Byline: Kaylea Berry/Reporter
The Oklahoma Indigenous Nurses Association is a part of the Oklahoma Nurses association. OINA is a platform for Native American nurses and nursing students so that we have a stronger voice in the healthcare of indigenous populations.
“We’re trying to create allyship with all healthcare within the state of Oklahoma, especially educating about our history as Native nurses,” said Sonya Frazier, OINA President. “All Native nurses in Oklahoma are connected already because of historical trauma, intergenerational trauma, and boarding schools.”
OINA is trying to educate non-Indigenous people in the healthcare system about Indigenous history and culture to help better understand how to care for the Indigenous population.
Frazier is a descendant of boarding school survivors. Her mother went to Jones Academy and Wheelock. Her father also went to Jones Academy but ran away after three days. Her mother and father just started opening up about their experiences with her.
“It wasn’t until recently that my mother finally started kind of sharing her stories and wanted me to start writing them down,” Frazier shared. “Then my father started explaining to me not too long ago as well.”
Storytelling plays a significant role in Indigenous culture. That is how our ancestors have taught us about the earth, life, and our ways.
“Storytelling is a part of healing as well, and so when we start sharing those stories, that’s how we begin that healing process as well,” Frazier explained. “Even though these stories are difficult to hear sometimes, or share sometimes, we still need to get that out, so we have that healing start.”
A goal of OINA is to bring more diversity to the research aspect of healthcare. Much research is used in communities with a high Native population from non-Native communities. Therefore, most health research does not consider the spiritual element in the healing process. Spirituality is another big part of who Indigenous people are.
Many Native people have lost their connection to their culture and people because of assimilation. However, more are returning, wanting to learn and restore that connection. In the past, OINA sent out surveys asking Native nurses who or what inspired them to become nurses, their journey, cultural ties, or if they practiced ceremonial ways.
“We just need to understand in the healthcare setting that whenever our indigenous people need help, we’re at a time now where we need to say, ‘What has happened to this person?’. We need to stop saying, ‘What’s wrong with you?’,” stated Frazier. “That’s the change we want to make in the healthcare system.”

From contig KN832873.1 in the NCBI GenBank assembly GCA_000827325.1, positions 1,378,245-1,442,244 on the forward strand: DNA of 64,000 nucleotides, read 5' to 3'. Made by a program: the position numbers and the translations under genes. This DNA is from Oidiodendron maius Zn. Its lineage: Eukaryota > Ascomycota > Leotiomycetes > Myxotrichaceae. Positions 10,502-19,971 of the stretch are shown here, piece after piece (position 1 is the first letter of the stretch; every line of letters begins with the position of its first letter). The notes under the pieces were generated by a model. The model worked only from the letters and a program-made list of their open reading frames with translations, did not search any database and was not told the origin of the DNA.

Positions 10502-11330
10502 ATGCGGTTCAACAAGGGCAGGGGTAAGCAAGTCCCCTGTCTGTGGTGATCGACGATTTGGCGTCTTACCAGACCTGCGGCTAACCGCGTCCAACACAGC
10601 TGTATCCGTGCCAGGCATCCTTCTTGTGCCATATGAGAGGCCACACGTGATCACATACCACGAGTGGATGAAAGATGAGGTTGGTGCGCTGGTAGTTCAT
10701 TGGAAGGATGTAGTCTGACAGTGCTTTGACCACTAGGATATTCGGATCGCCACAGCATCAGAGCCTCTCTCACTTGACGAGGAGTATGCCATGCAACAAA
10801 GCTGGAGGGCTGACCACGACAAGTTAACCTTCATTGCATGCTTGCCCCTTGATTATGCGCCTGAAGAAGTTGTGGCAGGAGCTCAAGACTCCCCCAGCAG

Another issue that OINA wants to address is racism in the healthcare setting. According to Frazier, there is a lot of racism within healthcare for Indigenous people because many staff does not understand the Indigenous culture.
“That’s why we’re trying to come in and help educate others about it, to understand it,” Frazier said. “To be a part of the community, you need to understand the community.”
Currently, most doctors want to tell the patients how they need to change and what they are doing wrong, and most Indigenous people do not respond well to that because of past trauma. This leads to some of the current issues.
“Part of that diversity and inclusivity that we want to do with the Oklahoma Nurses Association is starting educating about the first Native American nurse, the first Black nurse, the first Hispanic nurse, and all of these other minority nurses,” Frazier shared. “The only way we’re going to change things is by educating each other, sharing those stories.”
The Oklahoma Indigenous Nurses Association will conduct a presentation about Susie Walking Bear Yellowtail during the Oklahoma Nurses Convention on Sept. 29. Yellowtail was one of the first Native Americans and the first Apsáalooke (Crow) to graduate as a Registered Nurse in the United States. She advocated for Indigenous people and served at the tribal, state, and federal levels on Native health and education councils.
The OINA program is open to all nurses and nursing students in Oklahoma. To become a member of ONA and OINA, visit theONA website. The Oklahoma Indigenous Association holds an hour-long Zoom meeting for members on the first Wednesday of the month at 12 p.m. They have a guest speaker every month to share information and their experiences. It is a time when everyone can encourage and support one another. You can also follow the program on their Facebook page, Oklahoma Indigenous Nurses Association.